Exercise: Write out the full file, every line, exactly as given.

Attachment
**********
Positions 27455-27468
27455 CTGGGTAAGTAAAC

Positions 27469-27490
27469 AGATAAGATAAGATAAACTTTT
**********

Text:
Positions 27455-27468
27455 CTGGGTAAGTAAAC

Positions 27469-27490
27469 AGATAAGATAAGATAAACTTTT